Iran takes steps to make enriched uranium metal; U.S., Europe powers dismayed

·3-min read
FILE PHOTO: The Iranian flag waves in front of the International Atomic Energy Agency (IAEA) headquarters, in Vienna

By Francois Murphy, Humeyra Pamuk and Arshad Mohammed

VIENNA/WASHINGTON (Reuters) -Iran has begun the process of producing enriched uranium metal, the U.N. atomic watchdog said on Tuesday, a move that could help it develop a nuclear weapon and that three European powers said threatened talks to revive the 2015 Iran nuclear deal.

Iran's steps, which were disclosed by the International Atomic Energy Agency and which Tehran said aimed to develop fuel for a research reactor, also drew criticism from the United States, which called them an "unfortunate step backwards."

U.S. and European officials made clear that Iran's decision would complicate, and potentially torpedo, indirect U.S.-Iranian talks seeking to bring both nations back into compliance with the 2015 deal, which was abandoned by former President Donald Trump.

The deal imposed curbs on Iran's nuclear programme to make it harder for Tehran to develop fissile material for nuclear weapons in return for the lifting of economic sanctions. After Trump withdrew, Iran began violating many of the restrictions.

Tehran has already produced a small amount of uranium metal this year that was not enriched. That is a breach of the deal, which bans all work on uranium metal since it can be used to make the core of a nuclear bomb.

"Today, Iran informed the Agency that UO2 (uranium oxide) enriched up to 20% U–235 would be shipped to the R&D laboratory at the Fuel Fabrication Plant in Esfahan, where it would be converted to UF4 (uranium tetrafluoride) and then to uranium metal enriched to 20% U–235, before using it to manufacture the fuel," an IAEA statement said.

A confidential IAEA report seen by Reuters said the agency had confirmed that Iran had taken steps to begin the process of producing enriched uranium metal.

Britain, France and Germany said on Tuesday they had "grave concern" about Iran's decision, which violates the nuclear deal, formally named the Joint Comprehensive Plan of Action (JCPOA).

"Iran has no credible civilian need for uranium metal R&D and production, which are a key step in the development of a nuclear weapon," they said in a joint statement issued by Britain's foreign ministry.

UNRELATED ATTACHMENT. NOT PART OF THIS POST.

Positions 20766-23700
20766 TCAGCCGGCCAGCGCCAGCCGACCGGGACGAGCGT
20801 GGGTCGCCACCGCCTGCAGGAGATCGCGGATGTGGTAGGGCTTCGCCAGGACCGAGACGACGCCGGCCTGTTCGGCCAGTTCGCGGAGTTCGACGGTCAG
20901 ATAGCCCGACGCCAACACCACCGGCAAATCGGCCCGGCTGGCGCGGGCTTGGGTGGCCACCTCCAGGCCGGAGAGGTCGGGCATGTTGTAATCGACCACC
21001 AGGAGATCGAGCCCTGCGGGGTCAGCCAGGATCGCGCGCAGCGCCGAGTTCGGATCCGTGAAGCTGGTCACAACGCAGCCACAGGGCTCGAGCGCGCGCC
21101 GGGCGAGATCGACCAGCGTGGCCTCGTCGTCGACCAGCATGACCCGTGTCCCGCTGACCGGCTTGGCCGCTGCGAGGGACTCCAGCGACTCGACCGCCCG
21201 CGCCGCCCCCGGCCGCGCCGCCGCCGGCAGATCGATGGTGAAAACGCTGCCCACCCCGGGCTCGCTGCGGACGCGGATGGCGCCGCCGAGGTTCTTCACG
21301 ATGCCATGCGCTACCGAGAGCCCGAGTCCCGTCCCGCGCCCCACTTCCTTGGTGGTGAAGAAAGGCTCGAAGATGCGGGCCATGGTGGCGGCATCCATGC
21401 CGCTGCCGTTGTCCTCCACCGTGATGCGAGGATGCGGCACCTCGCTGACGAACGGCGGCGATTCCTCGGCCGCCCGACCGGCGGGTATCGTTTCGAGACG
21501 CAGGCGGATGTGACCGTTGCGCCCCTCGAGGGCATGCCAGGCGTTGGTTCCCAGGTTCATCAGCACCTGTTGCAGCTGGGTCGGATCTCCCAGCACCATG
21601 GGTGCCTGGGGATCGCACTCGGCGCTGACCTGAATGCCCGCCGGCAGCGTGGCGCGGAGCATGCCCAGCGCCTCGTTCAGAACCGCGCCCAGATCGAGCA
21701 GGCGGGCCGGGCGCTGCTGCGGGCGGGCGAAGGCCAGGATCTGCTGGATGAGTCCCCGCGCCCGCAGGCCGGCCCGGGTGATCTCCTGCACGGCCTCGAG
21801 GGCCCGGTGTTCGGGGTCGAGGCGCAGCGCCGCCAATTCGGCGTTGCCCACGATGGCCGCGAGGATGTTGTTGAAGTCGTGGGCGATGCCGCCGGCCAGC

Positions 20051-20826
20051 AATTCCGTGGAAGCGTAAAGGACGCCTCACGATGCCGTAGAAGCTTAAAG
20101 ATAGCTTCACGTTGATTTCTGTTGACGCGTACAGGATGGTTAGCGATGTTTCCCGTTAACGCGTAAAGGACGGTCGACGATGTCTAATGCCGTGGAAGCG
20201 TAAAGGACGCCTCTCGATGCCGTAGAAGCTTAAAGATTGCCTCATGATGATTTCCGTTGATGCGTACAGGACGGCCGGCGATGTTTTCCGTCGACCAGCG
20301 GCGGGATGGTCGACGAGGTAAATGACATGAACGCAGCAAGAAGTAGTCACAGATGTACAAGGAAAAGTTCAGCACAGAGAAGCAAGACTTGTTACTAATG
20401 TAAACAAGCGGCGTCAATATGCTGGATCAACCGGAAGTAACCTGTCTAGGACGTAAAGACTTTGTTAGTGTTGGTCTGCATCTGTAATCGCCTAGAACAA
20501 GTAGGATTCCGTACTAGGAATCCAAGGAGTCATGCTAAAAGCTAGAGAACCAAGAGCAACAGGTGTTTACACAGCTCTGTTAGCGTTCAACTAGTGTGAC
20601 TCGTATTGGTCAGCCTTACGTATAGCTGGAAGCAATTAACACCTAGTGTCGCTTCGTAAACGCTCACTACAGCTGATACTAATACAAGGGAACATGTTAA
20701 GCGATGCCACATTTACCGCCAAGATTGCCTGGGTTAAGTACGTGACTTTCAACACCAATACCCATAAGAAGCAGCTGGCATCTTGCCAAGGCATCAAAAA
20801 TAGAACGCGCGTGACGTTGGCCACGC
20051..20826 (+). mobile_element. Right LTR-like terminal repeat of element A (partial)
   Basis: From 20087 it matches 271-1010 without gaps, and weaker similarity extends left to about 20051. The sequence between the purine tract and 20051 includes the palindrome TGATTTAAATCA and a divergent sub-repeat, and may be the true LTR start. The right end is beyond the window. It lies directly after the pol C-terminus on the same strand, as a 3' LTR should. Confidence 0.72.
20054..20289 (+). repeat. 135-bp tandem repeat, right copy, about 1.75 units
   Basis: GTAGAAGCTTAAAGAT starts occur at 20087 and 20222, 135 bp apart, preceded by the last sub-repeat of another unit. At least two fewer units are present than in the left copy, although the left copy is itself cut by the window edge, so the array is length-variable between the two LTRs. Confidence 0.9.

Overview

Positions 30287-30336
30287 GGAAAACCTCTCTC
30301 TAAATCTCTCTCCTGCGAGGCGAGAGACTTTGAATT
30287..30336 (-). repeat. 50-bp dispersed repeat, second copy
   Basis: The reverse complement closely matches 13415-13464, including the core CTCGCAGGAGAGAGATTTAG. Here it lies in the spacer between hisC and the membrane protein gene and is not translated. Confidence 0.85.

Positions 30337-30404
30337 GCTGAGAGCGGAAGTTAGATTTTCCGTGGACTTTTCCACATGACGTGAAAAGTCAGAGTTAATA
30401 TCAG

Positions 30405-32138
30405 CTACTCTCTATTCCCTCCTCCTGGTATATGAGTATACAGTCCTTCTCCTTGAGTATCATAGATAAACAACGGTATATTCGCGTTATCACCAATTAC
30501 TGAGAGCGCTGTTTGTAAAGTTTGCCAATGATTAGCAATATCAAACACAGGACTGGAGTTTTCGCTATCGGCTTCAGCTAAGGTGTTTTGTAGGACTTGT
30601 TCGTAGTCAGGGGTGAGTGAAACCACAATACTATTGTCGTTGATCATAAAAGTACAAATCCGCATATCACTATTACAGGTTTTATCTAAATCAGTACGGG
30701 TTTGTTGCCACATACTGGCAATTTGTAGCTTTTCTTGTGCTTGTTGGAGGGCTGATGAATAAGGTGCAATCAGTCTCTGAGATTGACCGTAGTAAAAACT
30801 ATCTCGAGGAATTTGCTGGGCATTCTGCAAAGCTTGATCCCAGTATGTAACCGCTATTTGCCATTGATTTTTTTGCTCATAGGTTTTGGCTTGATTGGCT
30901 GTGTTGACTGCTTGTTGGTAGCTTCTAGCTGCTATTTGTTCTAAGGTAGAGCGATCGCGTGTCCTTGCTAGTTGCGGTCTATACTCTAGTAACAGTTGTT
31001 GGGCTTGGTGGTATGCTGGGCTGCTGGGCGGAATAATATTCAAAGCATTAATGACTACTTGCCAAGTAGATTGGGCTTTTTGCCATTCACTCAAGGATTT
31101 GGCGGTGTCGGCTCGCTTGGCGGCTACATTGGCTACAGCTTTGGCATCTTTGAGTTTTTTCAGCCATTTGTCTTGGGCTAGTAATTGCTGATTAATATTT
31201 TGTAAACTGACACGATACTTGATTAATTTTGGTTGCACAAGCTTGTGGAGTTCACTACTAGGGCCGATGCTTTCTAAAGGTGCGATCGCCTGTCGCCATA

"With its latest steps, Iran is threatening a successful outcome to the Vienna talks despite the progress achieved in six rounds of negotiations," they said, and urged Iran to return to the talks in the Austrian capital, which began in April and adjourned on June 20. No date has been set for a next round.

U.S. State Department spokesperson Ned Price said Washington was not setting a deadline for the talks, but noted "that as time proceeds Iran's nuclear advances will have a bearing on our view of returning to the JCPOA."

Price said the United States found it "worrying" that Iran was continuing to violate the agreement "especially with experiments that have value for nuclear weapons research.

"It's another unfortunate step backwards for Iran," he said.

Mikhail Ulyanov, Russia's ambassador to the IAEA, noted the agency's report on Iran's latest violation of the 2015 deal as well as the Biden administration's decision to maintain the Iran sanctions reimposed by Trump, also violations of the accord.

"The only way out of this vicious circle is resumption of #ViennaTalks without delay and full restoration of #JCPOA," he wrote on Twitter.

(Reporting by Francois Murphy in Vienna, and Humeyra Pamuk and Arshad Mohammed in Washington;Additional reporting by Doina Chiacu, Jonathan Landay and Simon Lewis in Washington and David Milliken in London;Writing by Francois Murphy and Arshad MohammedEditing by Sonya Hepinstall and Leslie Adler)

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